Newspaper article THE JOURNAL RECORD

Aging Frustrations Fuel Growth of Adult Day-Care

Newspaper article THE JOURNAL RECORD

Aging Frustrations Fuel Growth of Adult Day-Care

Article excerpt

KETTERING, Ohio -- By any measure, Debbie Brueckman has given up a lot to care for her ailing, elderly parents.

Brueckman's mother has Alzheimer's disease. When her father recently suffered a stroke, Brueckman and her husband sold their home and moved in with her parents to care for them.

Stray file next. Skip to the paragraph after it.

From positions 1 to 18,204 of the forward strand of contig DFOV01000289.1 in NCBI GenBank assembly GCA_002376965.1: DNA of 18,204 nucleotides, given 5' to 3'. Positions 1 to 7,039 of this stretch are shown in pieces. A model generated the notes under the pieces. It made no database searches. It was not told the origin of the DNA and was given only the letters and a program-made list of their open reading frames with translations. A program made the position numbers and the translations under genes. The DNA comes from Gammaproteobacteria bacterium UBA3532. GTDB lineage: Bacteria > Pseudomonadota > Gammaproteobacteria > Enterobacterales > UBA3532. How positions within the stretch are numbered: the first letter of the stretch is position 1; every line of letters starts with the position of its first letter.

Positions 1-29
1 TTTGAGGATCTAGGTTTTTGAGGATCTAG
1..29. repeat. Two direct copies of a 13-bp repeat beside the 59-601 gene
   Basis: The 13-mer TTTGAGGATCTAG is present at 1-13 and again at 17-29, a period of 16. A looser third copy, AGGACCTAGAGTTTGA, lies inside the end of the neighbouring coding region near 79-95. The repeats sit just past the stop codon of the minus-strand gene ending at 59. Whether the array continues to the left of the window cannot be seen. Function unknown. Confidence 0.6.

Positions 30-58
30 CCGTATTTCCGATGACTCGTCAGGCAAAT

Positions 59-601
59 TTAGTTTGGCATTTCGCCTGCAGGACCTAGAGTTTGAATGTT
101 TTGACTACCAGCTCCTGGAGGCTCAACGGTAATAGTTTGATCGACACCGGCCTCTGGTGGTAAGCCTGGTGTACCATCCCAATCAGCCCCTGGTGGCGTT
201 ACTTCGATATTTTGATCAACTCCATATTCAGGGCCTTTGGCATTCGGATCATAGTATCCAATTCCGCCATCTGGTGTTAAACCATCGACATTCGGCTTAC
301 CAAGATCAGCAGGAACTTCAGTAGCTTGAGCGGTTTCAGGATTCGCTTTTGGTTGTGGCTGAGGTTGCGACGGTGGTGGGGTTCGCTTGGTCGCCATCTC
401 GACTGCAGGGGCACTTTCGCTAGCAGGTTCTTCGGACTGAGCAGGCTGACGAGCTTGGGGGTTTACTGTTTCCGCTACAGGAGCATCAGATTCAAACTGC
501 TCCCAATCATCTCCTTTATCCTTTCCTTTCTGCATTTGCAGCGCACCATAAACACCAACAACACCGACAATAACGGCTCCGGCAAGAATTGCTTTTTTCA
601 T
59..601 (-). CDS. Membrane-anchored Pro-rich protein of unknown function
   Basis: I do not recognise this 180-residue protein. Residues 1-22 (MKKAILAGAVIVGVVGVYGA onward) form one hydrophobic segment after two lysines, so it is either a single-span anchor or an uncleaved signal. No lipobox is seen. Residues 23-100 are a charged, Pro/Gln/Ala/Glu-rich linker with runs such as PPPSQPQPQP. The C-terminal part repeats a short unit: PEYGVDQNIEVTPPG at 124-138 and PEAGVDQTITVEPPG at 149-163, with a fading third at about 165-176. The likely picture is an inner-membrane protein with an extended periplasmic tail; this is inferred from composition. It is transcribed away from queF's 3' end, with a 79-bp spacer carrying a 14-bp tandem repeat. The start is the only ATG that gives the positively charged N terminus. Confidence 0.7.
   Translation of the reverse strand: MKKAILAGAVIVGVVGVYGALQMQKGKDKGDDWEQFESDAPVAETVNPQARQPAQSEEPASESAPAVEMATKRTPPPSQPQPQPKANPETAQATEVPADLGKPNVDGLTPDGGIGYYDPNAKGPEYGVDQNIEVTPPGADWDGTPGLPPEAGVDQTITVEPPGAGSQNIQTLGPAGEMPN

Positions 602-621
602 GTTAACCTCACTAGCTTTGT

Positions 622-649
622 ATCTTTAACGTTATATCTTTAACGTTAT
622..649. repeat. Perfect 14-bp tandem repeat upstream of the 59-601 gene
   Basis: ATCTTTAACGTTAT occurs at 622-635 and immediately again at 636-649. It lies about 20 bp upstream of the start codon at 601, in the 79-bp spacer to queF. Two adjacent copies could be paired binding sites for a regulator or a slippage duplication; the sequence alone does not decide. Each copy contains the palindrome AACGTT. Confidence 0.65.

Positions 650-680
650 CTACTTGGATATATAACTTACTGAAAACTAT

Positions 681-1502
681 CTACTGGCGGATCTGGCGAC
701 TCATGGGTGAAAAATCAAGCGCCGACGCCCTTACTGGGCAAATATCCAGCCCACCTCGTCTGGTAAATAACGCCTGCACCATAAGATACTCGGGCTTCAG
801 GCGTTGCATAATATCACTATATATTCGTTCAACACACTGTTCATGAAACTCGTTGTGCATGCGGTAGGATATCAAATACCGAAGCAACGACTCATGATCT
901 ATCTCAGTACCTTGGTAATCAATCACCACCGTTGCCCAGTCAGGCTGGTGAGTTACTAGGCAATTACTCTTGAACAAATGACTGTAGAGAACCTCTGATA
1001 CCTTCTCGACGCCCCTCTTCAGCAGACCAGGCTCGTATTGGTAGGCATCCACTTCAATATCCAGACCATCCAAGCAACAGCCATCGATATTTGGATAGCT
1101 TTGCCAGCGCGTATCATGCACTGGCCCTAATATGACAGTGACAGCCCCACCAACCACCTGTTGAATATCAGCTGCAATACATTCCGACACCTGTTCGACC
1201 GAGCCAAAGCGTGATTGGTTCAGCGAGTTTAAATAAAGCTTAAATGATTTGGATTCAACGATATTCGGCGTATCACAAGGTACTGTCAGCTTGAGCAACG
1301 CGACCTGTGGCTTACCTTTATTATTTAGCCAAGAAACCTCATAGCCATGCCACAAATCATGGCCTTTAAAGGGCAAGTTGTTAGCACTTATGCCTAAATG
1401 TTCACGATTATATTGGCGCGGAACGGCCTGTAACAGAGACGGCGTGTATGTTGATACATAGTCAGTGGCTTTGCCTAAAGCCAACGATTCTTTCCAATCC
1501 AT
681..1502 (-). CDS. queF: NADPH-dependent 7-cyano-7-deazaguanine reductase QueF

She also gave up her job as circulation supervisor at a library - - a job she loved -- to devote her time and energy to her parents. "It's a 24-hour-a-day-type thing," she said. "I can't leave without having somebody in the home." Brueckman's mother needs help to bathe and eat. Brueckman placed her in a nursing home, but pulled her out because she was not getting adequate care and was losing weight. She also was at times the target of her father's frustrations. He was depressed after losing 50 percent of his vision because of his stroke. Brueckman needed a break from her grueling routine, but she knew that hiring a home companion would be too expensive. Then she discovered elder day-care, a service that's helping both elderly people and their at-home caregivers. Workers from the privately run Deerfield Senior Services pick up Brueckman's parents in the morning at their New Carlisle home and drive them 25 miles to a center in this Dayton suburb. At the end of the day, they are driven home. The sprawling, smartly furnished center features an exercise area, library, dining room and workshop. A number of activities such as painting, singing and baking are available. Field trips are offered, and experts are brought in to speak on selected topics. At first, Brueckman said, her father fiercely resisted the idea of elder day-care. "He was livid about going," Brueckman recalled. "I think he thought it was going to be a nursing-home-type atmosphere." His first visit changed his mind. He was able to exercise and got some expert advice on gardening, a favorite hobby. "He was disappointed he could not stay," said Brueckman. "It was an unbelievable turnaround. …

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